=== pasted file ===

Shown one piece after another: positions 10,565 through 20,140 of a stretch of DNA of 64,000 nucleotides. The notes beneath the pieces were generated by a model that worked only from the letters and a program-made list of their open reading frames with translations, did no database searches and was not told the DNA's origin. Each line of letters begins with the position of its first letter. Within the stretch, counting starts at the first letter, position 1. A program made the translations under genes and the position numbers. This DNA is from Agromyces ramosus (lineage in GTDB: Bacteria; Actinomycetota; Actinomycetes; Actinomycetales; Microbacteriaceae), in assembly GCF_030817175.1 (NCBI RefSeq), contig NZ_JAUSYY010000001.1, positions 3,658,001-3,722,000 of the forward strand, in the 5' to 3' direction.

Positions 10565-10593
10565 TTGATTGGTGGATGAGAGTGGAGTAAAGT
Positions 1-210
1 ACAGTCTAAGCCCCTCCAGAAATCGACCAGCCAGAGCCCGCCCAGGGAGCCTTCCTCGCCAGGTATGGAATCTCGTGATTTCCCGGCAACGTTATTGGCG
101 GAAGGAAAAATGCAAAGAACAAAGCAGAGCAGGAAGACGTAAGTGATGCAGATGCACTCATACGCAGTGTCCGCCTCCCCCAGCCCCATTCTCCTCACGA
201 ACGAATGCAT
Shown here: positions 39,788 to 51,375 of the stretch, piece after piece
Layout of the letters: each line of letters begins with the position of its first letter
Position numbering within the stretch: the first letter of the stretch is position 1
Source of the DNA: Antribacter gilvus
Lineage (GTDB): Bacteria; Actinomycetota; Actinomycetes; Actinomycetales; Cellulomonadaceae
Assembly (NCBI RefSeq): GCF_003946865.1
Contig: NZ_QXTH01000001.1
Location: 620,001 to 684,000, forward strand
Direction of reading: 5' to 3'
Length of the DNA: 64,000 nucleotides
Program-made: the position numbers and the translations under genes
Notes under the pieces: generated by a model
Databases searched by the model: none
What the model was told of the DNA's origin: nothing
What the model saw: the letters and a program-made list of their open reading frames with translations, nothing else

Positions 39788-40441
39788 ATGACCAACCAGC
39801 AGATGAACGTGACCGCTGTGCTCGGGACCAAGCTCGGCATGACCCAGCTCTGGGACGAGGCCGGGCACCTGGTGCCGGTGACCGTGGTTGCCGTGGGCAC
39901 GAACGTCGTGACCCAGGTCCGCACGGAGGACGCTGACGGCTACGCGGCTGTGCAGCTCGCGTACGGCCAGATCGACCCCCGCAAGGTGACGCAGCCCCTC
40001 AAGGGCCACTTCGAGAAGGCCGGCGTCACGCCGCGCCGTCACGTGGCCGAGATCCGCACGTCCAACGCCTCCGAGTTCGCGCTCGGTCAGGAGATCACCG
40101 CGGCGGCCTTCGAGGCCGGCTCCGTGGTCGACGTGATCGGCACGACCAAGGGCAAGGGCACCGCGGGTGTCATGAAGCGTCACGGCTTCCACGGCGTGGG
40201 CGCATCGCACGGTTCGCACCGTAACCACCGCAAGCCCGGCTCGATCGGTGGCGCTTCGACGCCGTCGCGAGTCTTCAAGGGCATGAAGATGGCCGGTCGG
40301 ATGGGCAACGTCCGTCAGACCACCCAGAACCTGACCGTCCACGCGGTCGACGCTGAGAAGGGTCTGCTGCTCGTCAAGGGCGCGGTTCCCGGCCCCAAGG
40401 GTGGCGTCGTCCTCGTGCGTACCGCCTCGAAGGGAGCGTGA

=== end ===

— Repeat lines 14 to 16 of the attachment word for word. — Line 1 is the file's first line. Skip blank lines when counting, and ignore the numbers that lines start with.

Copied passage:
Contig: NZ_QXTH01000001.1
Location: 620,001 to 684,000, forward strand
Direction of reading: 5' to 3'